Instead, when policy makers look to these predictions at all, they seem to see not a warning but a kind of budget. So, if the prediction says that X tons of greenhouses gases will cause Y disaster, they see that as permission to emit greenhouse gases up to X tons. And that is a problem because we already know that the prediction is an underestimation, maybe a gross underestimation. We know it doesn’t contain the feedback loops, the mad ovens suddenly turned on.

So here, for your edification, are some of these missing loops.

The Amazon rainforest sits under a rainy part of the global air circulation pattern, but the forest also makes itself rainy, rainier than the area would be without the forest. There are two mechanisms involved. First, the trees of the forest recycle much of the rainwater. Normally, of course, rainwater flows away to the sea. Rainforest trees, however, draw massive amounts of water up out of the soil and release it again through their leaves. There are so many trees massed together that a lot of the water never gets a chance to flow away. The same water keeps raining on the same land over and over again. Second, for water vapor to become rain, it must have particles of the right size to condense around. Spores, pollen, and plant debris from the rainforest provide ample condensation nuclei, again creating more rain right over the forest. Because of these two factors, the more rain there is, the more trees grow, and the more trees grow the more rain there is. That’s a mild positive feedback loop, one that we like because it is held in check by other factors.

But remove too many trees and the loop reverses direction; the fewer trees, the less rain, and the less rain, the fewer trees, because rainforest trees need a lot of water. This means that if deforestation progresses too far, the rainforest will begin to shrink ahead of the axes. Then even if logging stops entirely, and the forest would continue to shrink.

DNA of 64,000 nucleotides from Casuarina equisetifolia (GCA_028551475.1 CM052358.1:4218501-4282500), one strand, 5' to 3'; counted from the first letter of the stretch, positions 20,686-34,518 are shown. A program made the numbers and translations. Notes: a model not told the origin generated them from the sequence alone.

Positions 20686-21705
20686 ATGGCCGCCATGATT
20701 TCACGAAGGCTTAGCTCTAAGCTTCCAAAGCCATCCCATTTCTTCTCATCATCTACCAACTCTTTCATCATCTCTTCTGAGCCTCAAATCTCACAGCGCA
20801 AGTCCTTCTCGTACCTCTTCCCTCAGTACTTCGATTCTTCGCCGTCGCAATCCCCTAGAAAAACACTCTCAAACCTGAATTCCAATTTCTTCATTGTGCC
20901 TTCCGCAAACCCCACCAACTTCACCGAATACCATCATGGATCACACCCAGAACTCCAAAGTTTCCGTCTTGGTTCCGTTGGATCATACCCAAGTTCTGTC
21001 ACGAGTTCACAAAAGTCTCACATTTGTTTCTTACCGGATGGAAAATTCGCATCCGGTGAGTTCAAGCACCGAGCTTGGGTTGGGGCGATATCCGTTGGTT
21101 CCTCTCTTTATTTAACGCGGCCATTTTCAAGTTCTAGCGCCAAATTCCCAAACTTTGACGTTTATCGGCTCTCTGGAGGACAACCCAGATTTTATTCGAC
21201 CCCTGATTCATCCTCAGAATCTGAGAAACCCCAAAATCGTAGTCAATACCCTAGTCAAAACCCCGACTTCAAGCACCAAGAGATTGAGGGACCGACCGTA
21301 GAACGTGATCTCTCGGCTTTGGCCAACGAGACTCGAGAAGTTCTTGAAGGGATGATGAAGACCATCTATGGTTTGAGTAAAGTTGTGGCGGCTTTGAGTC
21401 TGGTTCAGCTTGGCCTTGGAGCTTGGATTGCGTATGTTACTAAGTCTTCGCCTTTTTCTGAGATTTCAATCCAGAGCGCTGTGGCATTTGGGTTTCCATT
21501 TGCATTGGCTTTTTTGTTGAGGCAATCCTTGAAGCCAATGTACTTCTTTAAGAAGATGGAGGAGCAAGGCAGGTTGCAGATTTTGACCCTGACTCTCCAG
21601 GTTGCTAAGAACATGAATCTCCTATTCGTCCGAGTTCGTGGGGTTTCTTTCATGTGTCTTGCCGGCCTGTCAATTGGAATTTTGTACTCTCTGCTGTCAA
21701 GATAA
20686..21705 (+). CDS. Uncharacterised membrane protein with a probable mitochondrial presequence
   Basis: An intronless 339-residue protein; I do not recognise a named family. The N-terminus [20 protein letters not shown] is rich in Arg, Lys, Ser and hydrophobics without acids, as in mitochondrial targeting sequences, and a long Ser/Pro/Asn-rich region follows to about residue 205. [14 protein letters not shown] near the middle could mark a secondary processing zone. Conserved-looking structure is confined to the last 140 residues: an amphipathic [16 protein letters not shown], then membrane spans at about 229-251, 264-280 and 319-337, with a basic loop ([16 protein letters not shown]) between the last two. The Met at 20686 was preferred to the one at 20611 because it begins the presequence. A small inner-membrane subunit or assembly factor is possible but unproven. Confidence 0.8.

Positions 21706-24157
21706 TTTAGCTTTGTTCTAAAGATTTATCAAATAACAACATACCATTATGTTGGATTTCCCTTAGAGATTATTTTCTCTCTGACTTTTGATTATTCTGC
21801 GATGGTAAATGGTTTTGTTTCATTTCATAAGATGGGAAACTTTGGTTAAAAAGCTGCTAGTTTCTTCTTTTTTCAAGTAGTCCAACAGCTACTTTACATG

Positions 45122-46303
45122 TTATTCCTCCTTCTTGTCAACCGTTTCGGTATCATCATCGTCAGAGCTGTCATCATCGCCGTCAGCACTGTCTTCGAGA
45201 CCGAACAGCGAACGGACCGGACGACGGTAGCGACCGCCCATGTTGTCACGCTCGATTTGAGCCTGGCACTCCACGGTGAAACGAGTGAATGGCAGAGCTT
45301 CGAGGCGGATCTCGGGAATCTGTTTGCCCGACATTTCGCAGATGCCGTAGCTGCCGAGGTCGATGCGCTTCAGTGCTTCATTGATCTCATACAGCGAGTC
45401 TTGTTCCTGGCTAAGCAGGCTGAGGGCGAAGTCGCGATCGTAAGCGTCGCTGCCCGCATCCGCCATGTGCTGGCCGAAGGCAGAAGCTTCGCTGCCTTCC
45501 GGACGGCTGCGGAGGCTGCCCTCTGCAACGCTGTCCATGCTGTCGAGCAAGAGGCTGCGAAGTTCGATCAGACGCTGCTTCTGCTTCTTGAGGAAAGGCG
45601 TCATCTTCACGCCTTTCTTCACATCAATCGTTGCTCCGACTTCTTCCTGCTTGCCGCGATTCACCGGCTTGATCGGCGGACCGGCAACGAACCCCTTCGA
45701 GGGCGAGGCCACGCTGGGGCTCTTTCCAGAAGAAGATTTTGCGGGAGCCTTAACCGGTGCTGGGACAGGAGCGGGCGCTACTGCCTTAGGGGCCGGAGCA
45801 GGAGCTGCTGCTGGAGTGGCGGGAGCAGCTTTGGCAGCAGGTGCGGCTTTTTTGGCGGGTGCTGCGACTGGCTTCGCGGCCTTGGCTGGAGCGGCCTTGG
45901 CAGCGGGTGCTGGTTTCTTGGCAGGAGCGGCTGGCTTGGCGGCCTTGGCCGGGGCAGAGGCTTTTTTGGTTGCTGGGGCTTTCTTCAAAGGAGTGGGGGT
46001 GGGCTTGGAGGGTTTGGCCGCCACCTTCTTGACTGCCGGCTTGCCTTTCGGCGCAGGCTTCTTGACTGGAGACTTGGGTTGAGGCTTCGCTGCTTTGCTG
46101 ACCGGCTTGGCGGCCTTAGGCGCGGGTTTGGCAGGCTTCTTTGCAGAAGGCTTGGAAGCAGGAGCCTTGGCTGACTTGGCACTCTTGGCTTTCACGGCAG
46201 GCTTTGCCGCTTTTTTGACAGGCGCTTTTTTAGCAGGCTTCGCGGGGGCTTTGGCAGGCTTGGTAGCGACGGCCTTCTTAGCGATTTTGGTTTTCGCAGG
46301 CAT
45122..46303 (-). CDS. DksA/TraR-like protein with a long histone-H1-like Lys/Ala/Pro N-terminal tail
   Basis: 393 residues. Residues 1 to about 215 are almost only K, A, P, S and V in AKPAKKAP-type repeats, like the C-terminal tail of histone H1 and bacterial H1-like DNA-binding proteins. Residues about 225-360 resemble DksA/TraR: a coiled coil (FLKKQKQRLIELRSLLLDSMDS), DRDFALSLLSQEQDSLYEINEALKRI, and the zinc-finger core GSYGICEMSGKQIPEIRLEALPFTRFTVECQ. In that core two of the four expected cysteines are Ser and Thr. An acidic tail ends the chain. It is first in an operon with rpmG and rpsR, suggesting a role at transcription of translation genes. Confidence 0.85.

Fire adds another layer of feedback. Not only does fire, like logging, sometimes kill the trees that make the rain, but a drier forest burns more often. The faster the wheel spins, the faster it spins. Also, smoke from fires disrupts cloud formation, reducing rainfall, and making the forest more likely to burn. Forest fires themselves are not bad and even rainforests have always burned occasionally. The problem is that increased fires are one part of the looming complex of new positive feedback loops. If fires become too frequent, the forest will not have time to grow back during the interval.

Global warming stands to increase drought, and therefore fires, in the Amazon, even aside from drought caused by deforestation itself. Whether the recent droughts and fires in the Amazon were the result of global warming specifically is one of those misleading questions, like whether a single hurricane or typhoon is caused by global warming; climate change is a trend, and trends are only visible in multiple incidents. But we can expect more bad droughts (just like we can expect more hurricanes) if global warming continues.

And here is where the positive feedback loops get really scary.

The Amazon rainforest is, at present, a carbon storage facility. The weight of all those plants and animals is made out of carbon compounds that would otherwise be floating around the atmosphere. The Amazon also sends a lot of nutrients downstream and out into the Atlantic, where huge numbers of phytoplankton use those nutrients to grow like crazy. Those well-fertilized phytoplankton create a huge percentage of our planet’s oxygen and, in the process, sequester huge amounts of carbon. So, both directly and indirectly, the Amazon rainforest is slowing the progress of climate change. Deforestation, both through logging and, recently, through fire, is a major source of greenhouse gasses because it releases the carbon from storage and impairs the forest’s ability to soak the carbon back up again.